We always promote keeping kids on dirt bikes over here at Keefer Inc. and we got this essay from Jason Fichera in our email inbox that we thought was an awesome read. Take the time and have your kids read this and hopefully we can get more kids like Jason out there on dirt bikes. -KK
Honors: Calculus Analytical Geometry
Every Kid Should Ride a Dirtbike
I believe that every kid should ride a dirt bike. It doesn’t have to be much. I started on a tiny, 10 inch-wheeled Honda CRF50F. I was about two years old when I got it, and I slapped the number 22 on my bike, trying to emulate motocross legend Chad Reed. Since then, I have been looking forward to every weekend when I would get to ride. Throughout my life, I have heard an incredible amount of denunciation of dirtbike riding. I have been called a hooligan, a gang member, and a straight up idiot, not to mention having to see the perplexed and disapproving faces of so many of my friends’ parents when they find out that I dance with the devil—a dirt bike. I can’t even manage to ride more than ten minutes in the 200 acre abandoned farm down the dirt road from my house before I see a police car. It’s really not as bad as it sounds. Throughout my early childhood, all my friends thought it was the coolest thing ever, and the occasional blurry 3”x5” picture of me on my tiny dirt bike would have the entire first, second, or third grade class gathering around in envy.
I’m not saying that every kid should ride a dirtbike for the glory of being the source of your peers’ jealousy, but as a particularly evil child at times, it was a happy coincidence. I mentioned the negativity I have encountered from anti-fun, bubble-blowing parents and organizations, but there is also a decent amount of people whose positivity makes it all worth it. For those who know the feeling, the same immense grin stretches across their faces, and for this reason I believe that every kid should ride a dirtbike. Nowadays I ride a Yamaha YZ450F, and my racing number is 44, the perfect number derived from the three riders who I have always looked up to the most: Adam Cianciarulo, Ricky Carmichael and Chad Reed.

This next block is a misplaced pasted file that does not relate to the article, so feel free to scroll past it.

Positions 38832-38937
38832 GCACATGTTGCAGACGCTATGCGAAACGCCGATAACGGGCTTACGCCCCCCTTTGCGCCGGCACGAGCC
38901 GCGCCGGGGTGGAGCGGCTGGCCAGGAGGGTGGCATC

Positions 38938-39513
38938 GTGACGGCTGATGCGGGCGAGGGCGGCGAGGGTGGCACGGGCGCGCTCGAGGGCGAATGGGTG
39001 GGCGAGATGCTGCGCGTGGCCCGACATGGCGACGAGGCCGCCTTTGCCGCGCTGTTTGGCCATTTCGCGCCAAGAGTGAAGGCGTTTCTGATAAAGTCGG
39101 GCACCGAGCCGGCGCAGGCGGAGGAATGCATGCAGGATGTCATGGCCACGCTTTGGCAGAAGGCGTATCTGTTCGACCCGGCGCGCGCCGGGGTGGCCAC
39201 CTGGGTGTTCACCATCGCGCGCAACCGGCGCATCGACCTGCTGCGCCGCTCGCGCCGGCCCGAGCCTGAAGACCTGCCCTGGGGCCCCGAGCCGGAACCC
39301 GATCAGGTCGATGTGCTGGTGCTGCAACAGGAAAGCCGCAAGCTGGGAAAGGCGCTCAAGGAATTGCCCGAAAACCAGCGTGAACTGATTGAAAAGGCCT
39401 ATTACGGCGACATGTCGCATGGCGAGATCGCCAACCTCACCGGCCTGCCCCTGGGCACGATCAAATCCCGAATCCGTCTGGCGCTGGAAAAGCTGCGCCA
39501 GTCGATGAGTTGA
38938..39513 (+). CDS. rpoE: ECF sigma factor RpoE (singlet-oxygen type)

It has been fifteen years since I started riding dirt bikes, so to reflect on my entire life through a simple hobby might seem peculiar to some, but not for a dirt bike rider. Throughout my years of riding and racing dirtbikes, I have learned that every riding technique parallels a good tip for a successful life away from the track or trails. For example, getting a good start in both a motocross race or in life after high school will generally improve your likelihood for a good finish. Being patient and efficient will help you ride and steer through life in a safely and proficiently. Looking fifty feet ahead rather than at your (metaphorical and literal) front fender will help you navigate obstacles and bumps, both in the dirt and throughout life. All in all, riding dirt bikes have kept me out of trouble, helped me learn meaningful lessons and above all, given me unwavering happiness. For these reasons, I believe that every kid should ride a dirt bike.